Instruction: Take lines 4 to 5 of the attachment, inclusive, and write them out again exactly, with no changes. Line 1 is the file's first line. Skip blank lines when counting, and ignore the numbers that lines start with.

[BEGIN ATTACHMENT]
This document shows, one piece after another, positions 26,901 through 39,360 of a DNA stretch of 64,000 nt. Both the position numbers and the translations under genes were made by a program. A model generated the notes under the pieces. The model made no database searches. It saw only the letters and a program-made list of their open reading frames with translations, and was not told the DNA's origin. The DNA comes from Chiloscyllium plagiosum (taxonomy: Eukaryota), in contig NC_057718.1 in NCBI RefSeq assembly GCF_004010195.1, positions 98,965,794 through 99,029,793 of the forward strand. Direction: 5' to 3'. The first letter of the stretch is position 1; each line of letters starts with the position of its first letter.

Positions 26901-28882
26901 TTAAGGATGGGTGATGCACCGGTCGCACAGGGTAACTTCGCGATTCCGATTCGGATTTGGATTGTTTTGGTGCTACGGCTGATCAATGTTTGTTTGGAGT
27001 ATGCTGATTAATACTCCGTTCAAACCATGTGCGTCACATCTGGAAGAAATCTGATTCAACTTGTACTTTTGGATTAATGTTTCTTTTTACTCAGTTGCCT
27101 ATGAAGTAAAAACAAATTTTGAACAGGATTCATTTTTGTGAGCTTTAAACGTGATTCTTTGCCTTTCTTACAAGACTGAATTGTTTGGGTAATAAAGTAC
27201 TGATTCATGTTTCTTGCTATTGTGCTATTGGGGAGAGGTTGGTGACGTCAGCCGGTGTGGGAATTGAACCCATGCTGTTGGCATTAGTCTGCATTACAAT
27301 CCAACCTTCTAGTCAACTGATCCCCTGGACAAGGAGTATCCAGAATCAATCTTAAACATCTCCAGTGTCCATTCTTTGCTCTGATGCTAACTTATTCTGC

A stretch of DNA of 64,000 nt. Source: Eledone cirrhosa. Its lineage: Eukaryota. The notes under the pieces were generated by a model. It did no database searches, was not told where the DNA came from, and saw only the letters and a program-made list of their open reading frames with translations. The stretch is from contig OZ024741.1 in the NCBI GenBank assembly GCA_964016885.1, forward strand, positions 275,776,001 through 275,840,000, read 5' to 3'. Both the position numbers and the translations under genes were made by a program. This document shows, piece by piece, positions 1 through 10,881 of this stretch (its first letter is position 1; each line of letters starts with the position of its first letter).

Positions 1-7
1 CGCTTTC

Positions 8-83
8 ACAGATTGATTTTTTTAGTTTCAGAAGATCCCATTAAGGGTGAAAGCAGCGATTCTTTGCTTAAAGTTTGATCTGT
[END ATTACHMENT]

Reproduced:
27001 ATGCTGATTAATACTCCGTTCAAACCATGTGCGTCACATCTGGAAGAAATCTGATTCAACTTGTACTTTTGGATTAATGTTTCTTTTTACTCAGTTGCCT
27101 ATGAAGTAAAAACAAATTTTGAACAGGATTCATTTTTGTGAGCTTTAAACGTGATTCTTTGCCTTTCTTACAAGACTGAATTGTTTGGGTAATAAAGTAC